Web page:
6 Chapter 4 Student Lecture Notes 46 General Addition Rule Probability of Event A or B: P( Aor B) number of outcomes from either A or B or both total number of outcomes in sample space E.g. P(Red Card or ) 4 s + 26 Red Cards  2 Red s 52 total number of cards PrenticeHall, Inc. Chap 416 General Addition Rule P(A 1 or B 1 ) P(A 1 )+ P(B 1 )P(A 1 and B 1 ) Event Event Total A 1 A 2 B 1 B 2 P(A 1 and B 1 ) P(A 1 and B 2 ) P(A 1 ) P(A 2 and B 1 ) P(A 2 and B 2 ) P(A 2 ) Total P(B 1 ) P(B 2 ) 1 For Mutually Exclusive Events: P(A or B) P(A) + P(B) 2004 PrenticeHall, Inc. Chap 417 Computing Conditional Probability The Probability of Event A Given that Event B Has Occurred: P( A and B) PAB ( ) PB ( ) E.g. P(Red Card given that it is an ) 2 Red s 1 4 s PrenticeHall, Inc. Chap 418
7 Chapter 4 Student Lecture Notes 47 Conditional Probability Using Contingency Table Color Type Red Black Total Non Total P( Red) Revised Sample Space P( and Red) 2 / P(Red) 26 / PrenticeHall, Inc. Chap 419 Conditional Probability and Statistical Independence Conditional Probability: PA ( and B) PA ( B) PB ( ) Multiplication Rule: P( A and B) P( A B) P( B) P( B A) P( A) 2004 PrenticeHall, Inc. Chap 420 Conditional Probability and Statistical Independence Events A and B are Independent if PAB ( ) PA ( ) or PB ( A) PB ( ) or P( A and B) P( A) P( B) (continued) Events A and B are Independent When the Probability of One Event, A, is Not Affected by Another Event, B 2004 PrenticeHall, Inc. Chap 421
8 Chapter 4 Student Lecture Notes 48 ( A) P B i Same Event Bayes Theorem P( A Bi) P( Bi) ( 1) ( 1) + + ( k) ( k) ( i and A) P( A) P A B P B P A B P B P B Adding up the parts of A in all the B s 2004 PrenticeHall, Inc. Chap 422 Bayes Theorem Using Contingency Table 50% of borrowers repaid their loans. Out of those who repaid, 40% had a college degree. 10% of those who defaulted had a college degree. What is the probability that a randomly selected borrower who has a college degree will repay the loan? ( ) ( ) ( ) P R.50 P C R.40 P C R'.10 P( R C )? 2004 PrenticeHall, Inc. Chap 423 ( ) P R C Bayes Theorem Using Contingency Table College No College Total Repay.2.3 Not Repay P( C R) P( R) P( C R) P( R) + P( C R' ) P( R' ) (.4)(.5).2.8 (.4)(.5) + (.1)(.5).25 Total (continued) 2004 PrenticeHall, Inc. Chap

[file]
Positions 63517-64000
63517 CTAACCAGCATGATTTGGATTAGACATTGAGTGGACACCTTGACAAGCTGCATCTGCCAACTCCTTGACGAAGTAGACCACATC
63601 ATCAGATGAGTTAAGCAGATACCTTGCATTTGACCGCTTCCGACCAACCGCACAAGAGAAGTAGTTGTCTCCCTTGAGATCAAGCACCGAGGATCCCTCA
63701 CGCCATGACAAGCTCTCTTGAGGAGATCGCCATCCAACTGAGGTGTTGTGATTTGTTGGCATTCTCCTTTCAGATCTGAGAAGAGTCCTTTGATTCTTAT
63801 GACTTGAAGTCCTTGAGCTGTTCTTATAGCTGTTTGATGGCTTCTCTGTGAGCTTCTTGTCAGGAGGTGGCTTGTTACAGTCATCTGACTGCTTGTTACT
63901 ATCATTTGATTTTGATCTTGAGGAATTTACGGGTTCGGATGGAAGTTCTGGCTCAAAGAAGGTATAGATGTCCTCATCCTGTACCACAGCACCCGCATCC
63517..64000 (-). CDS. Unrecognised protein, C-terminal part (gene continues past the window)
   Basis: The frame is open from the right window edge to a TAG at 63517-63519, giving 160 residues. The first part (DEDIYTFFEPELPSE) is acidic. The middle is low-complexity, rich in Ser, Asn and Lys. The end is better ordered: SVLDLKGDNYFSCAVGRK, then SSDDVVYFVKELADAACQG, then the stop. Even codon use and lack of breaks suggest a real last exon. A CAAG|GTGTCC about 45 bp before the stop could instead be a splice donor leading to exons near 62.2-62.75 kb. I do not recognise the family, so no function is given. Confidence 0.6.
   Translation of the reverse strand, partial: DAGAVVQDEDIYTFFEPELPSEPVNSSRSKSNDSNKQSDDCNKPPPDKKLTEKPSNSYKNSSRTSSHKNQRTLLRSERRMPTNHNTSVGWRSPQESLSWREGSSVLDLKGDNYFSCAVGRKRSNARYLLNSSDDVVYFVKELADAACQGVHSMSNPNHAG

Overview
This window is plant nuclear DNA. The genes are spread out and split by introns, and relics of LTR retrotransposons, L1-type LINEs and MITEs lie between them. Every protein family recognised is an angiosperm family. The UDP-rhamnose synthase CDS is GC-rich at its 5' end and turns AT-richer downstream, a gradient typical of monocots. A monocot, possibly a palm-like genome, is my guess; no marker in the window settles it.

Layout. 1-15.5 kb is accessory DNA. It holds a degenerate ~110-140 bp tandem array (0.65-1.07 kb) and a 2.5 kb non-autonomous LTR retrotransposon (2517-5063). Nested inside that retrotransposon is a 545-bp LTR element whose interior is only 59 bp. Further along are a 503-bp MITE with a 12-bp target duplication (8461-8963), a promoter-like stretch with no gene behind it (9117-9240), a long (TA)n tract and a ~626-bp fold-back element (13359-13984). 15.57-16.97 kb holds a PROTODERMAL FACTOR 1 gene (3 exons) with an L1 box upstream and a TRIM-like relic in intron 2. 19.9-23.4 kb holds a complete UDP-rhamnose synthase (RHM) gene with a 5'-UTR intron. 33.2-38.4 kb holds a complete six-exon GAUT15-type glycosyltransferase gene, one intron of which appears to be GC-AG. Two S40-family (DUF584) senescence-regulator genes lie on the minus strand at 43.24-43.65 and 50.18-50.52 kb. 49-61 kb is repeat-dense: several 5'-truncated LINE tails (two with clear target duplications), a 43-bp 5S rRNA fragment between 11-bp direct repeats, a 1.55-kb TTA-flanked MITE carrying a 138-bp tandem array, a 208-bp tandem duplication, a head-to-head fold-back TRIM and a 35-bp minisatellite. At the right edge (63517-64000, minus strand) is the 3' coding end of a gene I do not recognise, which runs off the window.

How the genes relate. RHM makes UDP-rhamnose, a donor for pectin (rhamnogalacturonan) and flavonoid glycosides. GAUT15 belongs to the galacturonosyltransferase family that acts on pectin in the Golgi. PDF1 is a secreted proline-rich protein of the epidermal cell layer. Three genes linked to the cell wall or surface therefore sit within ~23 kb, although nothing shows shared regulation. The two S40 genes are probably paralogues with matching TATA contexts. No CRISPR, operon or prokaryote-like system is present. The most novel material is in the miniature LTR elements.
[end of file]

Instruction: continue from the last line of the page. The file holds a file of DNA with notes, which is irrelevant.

9 Chapter 4 Student Lecture Notes 49 Counting Rule 1 If any one of k different mutually exclusive and collectively exhaustive events can occur on each of the n trials, the number of possible outcomes is equal to k n. E.g., A sixsided die is rolled 5 times, the number of possible outcomes is PrenticeHall, Inc. Chap 425 Counting Rule 2 If there are k 1 events on the first trial, k 2 events on the second trial,, and k n events on the n th trial, then the number of possible outcomes is (k 1 )(k 2 ) (k n ). E.g., There are 3 choices of beverages and 2 choices of burgers. The total possible ways to choose a beverage and a burger are (3)(2) PrenticeHall, Inc. Chap 426 Counting Rule 3 The number of ways that n objects can be arranged in order is n! n (n 1) (1). n! is called nfactorial 0! is 1 E.g., The number of ways that 4 students can be lined up is 4! (4)(3)(2)(1) PrenticeHall, Inc. Chap 427
10 Chapter 4 Student Lecture Notes 410 Counting Rule 4: Permutations The number of ways of arranging X objects selected from n objects in order is n! ( n X)! The order is important. E.g., The number of different ways that 5 music chairs can be occupied by 6 children are n! 6! 720 n X! 6 5! ( ) ( ) 2004 PrenticeHall, Inc. Chap 428 Counting Rule 5: Combintations The number of ways of selecting X objects out of n objects, irrespective of order, is equal to n! X! n X! ( ) The order is irrelevant. E.g., The number of ways that 5 children can be selected from a group of 6 is n! 6! 6 X! n X! 5! 6 5! ( ) ( ) 2004 PrenticeHall, Inc. Chap 429 Chapter Summary Discussed Basic Probability Concepts Sample spaces and events, simple probability, and joint probability Defined Conditional Probability Statistical independence, marginal probability Discussed Bayes Theorem Described the Various Counting Rules 2004 PrenticeHall, Inc. Chap 430